Small mechanical problem with electric steps keeping me in Haines until? I know this is Labor Day weekend but I don't know when I will be able to get to Skagway. Any ideas on boondocking in the area or a campground that might have space? Thanks for your help! Sally
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If Skagway is anything like all places north of Whitehorse, you will be lucky to find many other motorhomes there. Pretty much every MH we have seen over the last couple of weeks has been smaller rental units doing a quick end-of-season circuit.
We rarely use commercial campgrounds but if their occupancy rate is anything like the provincial and forest service sites, they will be very happy to see you.
We stayed at Pullen Creek also in the paved lot facing the cruise ship docks. Never had any diesel smoke or smell. Didn't see any place near town to boondock. Sad to say that Scagway itself was a huge disappointment. Train ride was OK, but the poor people on the cruise ships had to suffer through all of the cruise ships jewelry and gift shops in town. Totally a cruise ship tourist trap!
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There are lots of cruise ships still coming, but very, very few RVs were there when I was down 3 days ago. In hundreds of trips to Skagway, I've never seen "diesel smoke from the cruise ships real heavy" at ground level, though you can sometimes smell it on the hiking trail that climbs above the Railroad Dock where many of them park. If you want to walk around town, Pullen Creek on the waterfront is the closest to everything. The closest boondocking is at Dyea, several miles away.
Train ride was OK, but the poor people on the cruise ships had to suffer through all of the cruise ships jewelry and gift shops in town. Totally a cruise ship tourist trap!
Most of the cruise ship people don't suffer through it, they embrace it. The shopping presentations on board are standing room only (over 1,000 people on most ships), while presentations about grizzlies, glaciers or Native cultures bring 2-400. I work as a speaker on the ships occasionally (9 weeks last year) - it's a different mentality.
Yup - Skagway does have a whack of jewelry shops - overdone to be sure.
But that is not all Skagway has got.
It also has a heck of a history - the Soapy Smith show is terrific - graveyard a hoot - you can spend hours in the museum - trip to Dyea is a must - National Park features are well done - scenery around Skagway and up through the White Pass is stunning - and, despite the jewelry vendors, a walk up the main street will keep your camera clicking.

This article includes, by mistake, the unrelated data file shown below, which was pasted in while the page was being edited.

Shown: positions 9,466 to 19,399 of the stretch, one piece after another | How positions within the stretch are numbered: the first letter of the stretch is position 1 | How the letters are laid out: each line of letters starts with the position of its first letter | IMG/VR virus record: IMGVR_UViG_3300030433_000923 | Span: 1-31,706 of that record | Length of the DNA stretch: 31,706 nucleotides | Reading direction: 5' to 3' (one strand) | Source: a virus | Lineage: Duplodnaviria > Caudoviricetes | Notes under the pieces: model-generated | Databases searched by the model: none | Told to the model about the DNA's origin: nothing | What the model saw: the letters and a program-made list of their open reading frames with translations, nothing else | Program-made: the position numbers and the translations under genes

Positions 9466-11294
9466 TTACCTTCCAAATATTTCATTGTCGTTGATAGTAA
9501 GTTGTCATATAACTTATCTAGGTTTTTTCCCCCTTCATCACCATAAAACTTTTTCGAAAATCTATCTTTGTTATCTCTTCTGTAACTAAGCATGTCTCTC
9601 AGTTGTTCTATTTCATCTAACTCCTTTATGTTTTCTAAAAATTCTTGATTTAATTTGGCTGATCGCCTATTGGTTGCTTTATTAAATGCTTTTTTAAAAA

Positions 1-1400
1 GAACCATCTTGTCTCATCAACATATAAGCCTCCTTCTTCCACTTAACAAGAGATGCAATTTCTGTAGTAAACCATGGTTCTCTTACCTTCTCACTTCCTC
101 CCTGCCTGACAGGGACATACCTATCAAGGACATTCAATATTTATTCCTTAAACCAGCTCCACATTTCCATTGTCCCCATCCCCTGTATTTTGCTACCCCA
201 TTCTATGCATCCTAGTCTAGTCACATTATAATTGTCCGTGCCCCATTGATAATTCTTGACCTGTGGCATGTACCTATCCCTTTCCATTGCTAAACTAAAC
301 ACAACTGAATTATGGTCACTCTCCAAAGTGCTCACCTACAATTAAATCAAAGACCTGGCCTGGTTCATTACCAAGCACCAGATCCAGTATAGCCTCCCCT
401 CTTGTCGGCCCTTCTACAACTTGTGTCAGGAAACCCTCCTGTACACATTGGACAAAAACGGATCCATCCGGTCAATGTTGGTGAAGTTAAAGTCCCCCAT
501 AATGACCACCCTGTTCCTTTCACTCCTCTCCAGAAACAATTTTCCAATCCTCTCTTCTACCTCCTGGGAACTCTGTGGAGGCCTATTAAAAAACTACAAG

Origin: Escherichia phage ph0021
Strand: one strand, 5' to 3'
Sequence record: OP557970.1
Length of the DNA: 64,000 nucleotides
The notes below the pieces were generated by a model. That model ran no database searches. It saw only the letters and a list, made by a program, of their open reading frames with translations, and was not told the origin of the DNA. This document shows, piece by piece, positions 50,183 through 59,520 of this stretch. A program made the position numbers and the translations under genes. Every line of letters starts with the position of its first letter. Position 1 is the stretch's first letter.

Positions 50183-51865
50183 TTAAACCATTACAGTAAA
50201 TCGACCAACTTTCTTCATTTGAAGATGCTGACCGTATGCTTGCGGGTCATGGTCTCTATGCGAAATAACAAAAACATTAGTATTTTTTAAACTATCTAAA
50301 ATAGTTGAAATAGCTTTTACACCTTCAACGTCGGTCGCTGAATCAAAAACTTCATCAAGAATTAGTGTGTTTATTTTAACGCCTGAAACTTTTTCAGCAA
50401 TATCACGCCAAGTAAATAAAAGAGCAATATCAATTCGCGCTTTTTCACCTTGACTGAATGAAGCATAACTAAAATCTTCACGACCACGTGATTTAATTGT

If you are into outdoor adventure then there is charter fishing, hiking, rafting, biking - a lot.
.... but yes ..... it is probably wise to try and avoid the peak days when the cruise ships are stacked up - beyond that Skagway is well worth a visit.
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I have been to Skagway in both summers and winters. Winters are "quaint and cute, plus boring, IMHO. Days and times of those days when the cruise ships are not in port, are also fun. But many of the shops run hours that coincide with the cruise ships being at the docks.
Many/most of the main street gift shops are not locally owned, even with the Alaska sounding names some have out front. I was talking to one of the clerks in a jewelry store and asked her, who owned the shop. She said she didn't know but her pay checks had the name of a large NY City jewelry chain across the top. Many of the Skagway shops, like the cruise ship industry in general, does very little to help out the Alaska economy. Most are Lower 48 owned, staffed by employees brought up from outside to work the summer, etc.
But for a day or so, I can have fun in Skagway riding the train, visiting the museums, taking a fast ferry over to Haines for the day if Skagway gets too busy for me.
The docks in Skagway were not put in for the cruise ships, but for ore shipments out of the Yukon and northern BC, the Cassiar Mines in particular. Before the Cassiar Hwy was all connected, much of the concentrate of ores from Yukon/northern BC, were shipped out of the ice free, deep water port of Skagway. Once the mines ceased shipping the asbestos, the White pass and Yukon Route railroad also stopped running for a few years. Then the tourist market developed enough to justify running the train from town to the top of the hill and back to Skagway. Just recently there was a meeting between the governor of Alaska and the PM of Yukon, to discuss more shipping of Canadian mining products out of Skagway.
Anyway back when the mines were shipping ore, year around and jobs existed in Skagway, the year around, it was "quaint and cute". A friend of mine, now in Juneau, did work for the railroad as an accountant in Skagway. When it closed operations, he and his family opened a restaurant in Skagway, upon selling that business, they moved to Juneau. It was a nice town, when there was a viable economy all year.
Skagway can be fun, just be aware of what drives their economy now, and that is the cruise industry, which can unload, up to 15,000 people a day upon the town. A town of about 500 people in the winter time, most years.
* This post was
edited 09/21/11 07:36am by joe b. *
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